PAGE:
IDF believed to be using armed UAVs

While J'lem doesn't admit to possessing UAVs, it's been reported that Israel has been using them for nearly a decade.

By
August 8, 2012 04:05
2 minute read.
Elbit Systems’ Hermes 900 UAV

Elbit Systems’ Hermes 900 UAV 370 . (photo credit: Elbit Systems)

 
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It has been seen in public, filmed by Palestinians in Gaza and displayed at international air shows.

What is it? According to foreign reports, the IDF uses armed unmanned aerial vehicles to attack targets in Lebanon and the Gaza Strip.

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The Palestinians even have a name for it – Waziz – a reference to the buzzing sound the UAVs make as they fly over the Gaza Strip.

While Jerusalem does not admit to possessing armed UAVs, it has been reported in the rest of the world that Israel has been using them for nearly a decade.

In 2006, for example, there were a number of reports regarding the use of armed UAVs in the Second Lebanon War against Hezbollah targets. One article speculated that the missiles fired by the UAVs were from the Spike family, manufactured by Israel’s Rafael Advanced Defense Systems.

Rafael has publicly pushed Spike as a weapons option for UAV. At the Paris Air Show in 2005, for example, Sagem – a leading French defense contractor – displayed its Sperwer UAV armed with a Spike missile.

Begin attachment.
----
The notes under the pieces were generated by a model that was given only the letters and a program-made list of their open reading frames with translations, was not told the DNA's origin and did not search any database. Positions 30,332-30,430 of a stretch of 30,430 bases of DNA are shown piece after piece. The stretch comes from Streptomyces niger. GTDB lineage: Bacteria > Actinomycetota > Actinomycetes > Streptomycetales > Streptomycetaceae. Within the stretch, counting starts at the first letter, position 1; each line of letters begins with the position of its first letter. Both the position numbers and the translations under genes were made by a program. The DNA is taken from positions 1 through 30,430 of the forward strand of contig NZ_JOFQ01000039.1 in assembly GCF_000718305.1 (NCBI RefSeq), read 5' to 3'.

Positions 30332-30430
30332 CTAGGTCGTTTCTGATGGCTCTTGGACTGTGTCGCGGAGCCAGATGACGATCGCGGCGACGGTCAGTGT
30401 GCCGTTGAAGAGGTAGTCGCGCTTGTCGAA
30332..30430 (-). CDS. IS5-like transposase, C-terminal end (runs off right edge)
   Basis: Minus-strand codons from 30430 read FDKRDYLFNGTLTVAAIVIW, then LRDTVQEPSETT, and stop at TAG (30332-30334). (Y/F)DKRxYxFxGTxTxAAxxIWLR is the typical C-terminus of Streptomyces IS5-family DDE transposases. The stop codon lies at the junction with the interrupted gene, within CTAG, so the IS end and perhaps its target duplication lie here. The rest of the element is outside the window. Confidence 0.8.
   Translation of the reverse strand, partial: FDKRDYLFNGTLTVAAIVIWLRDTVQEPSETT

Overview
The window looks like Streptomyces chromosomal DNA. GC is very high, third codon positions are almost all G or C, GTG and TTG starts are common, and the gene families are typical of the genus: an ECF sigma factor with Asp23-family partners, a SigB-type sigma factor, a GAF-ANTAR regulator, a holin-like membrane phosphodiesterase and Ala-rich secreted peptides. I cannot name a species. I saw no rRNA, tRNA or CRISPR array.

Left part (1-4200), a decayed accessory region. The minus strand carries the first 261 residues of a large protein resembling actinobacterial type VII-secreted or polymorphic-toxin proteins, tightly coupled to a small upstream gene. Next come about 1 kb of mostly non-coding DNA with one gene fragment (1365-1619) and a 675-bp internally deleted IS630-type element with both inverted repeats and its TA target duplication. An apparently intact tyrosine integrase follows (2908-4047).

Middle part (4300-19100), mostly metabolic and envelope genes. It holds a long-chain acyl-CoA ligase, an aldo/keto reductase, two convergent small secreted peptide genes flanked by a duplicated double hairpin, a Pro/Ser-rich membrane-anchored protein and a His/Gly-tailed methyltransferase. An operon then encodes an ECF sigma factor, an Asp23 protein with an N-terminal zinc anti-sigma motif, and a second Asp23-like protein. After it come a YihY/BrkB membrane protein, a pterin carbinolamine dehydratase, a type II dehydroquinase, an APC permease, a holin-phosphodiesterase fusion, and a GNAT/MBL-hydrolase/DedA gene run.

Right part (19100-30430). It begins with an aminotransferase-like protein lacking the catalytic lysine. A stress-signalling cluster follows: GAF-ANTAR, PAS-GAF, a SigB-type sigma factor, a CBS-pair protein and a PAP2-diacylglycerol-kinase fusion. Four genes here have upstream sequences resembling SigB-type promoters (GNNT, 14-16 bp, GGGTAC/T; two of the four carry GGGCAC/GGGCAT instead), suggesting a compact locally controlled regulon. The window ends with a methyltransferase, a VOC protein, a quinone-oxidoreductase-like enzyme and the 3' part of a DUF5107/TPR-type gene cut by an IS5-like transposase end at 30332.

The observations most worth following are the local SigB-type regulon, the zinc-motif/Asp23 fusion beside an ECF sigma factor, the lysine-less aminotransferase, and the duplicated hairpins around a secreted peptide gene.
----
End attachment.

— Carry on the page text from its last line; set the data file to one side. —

Another example was displayed at the DSEI defense expo in London in 2011 when Thales suspended from the ceiling a Watchkeeper UAV with two missiles hanging from its wings. The Watchkeeper is used by the British Army and is based on Elbit Systems’ Hermes 450, which is also in extensive use in the Israel Air Force. Some of the drones are also operated by the IDF’s Artillery Corps.

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In 2009, on the sidelines of Operation Cast Lead in the Gaza Strip, there were reports that Israeli drones had flown to Sudan where they attacked a truck convoy carrying weapons – including long-range Iranian missiles – on its way to resupply Hamas forces.

The advantage of using armed UAVs is quite obvious – no risk to pilots, a smaller radar signature due to the smaller size of the aircraft in comparison to a standard fighter jet and the ability to fire small missiles that are suitable for targeted killings with limited collateral damage.

Israel is a world leader in the development of UAVs.

In 2010, Israeli companies sold $1 billion worth of UAVs and associated equipment around the world, and five different NATO countries – Germany, Australia, Spain, France and Canada – were flying Israeli-made drones in Afghanistan.

In the IAF, UAVs make up around a third of the force’s overall annual flight hours.

It also produces a couple hundred hours of visual intelligence on a daily basis, which then have to be processed and cataloged.

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